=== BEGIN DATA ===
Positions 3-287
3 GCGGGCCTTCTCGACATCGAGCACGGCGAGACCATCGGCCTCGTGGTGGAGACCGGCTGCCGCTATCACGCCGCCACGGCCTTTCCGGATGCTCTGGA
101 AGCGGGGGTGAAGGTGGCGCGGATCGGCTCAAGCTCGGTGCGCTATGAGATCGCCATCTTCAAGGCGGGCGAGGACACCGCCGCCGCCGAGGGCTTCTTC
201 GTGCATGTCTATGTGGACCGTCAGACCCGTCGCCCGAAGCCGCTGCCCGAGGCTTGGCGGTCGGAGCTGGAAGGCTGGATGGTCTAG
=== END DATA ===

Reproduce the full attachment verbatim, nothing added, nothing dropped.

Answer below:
Positions 3-287
3 GCGGGCCTTCTCGACATCGAGCACGGCGAGACCATCGGCCTCGTGGTGGAGACCGGCTGCCGCTATCACGCCGCCACGGCCTTTCCGGATGCTCTGGA
101 AGCGGGGGTGAAGGTGGCGCGGATCGGCTCAAGCTCGGTGCGCTATGAGATCGCCATCTTCAAGGCGGGCGAGGACACCGCCGCCGCCGAGGGCTTCTTC
201 GTGCATGTCTATGTGGACCGTCAGACCCGTCGCCCGAAGCCGCTGCCCGAGGCTTGGCGGTCGGAGCTGGAAGGCTGGATGGTCTAG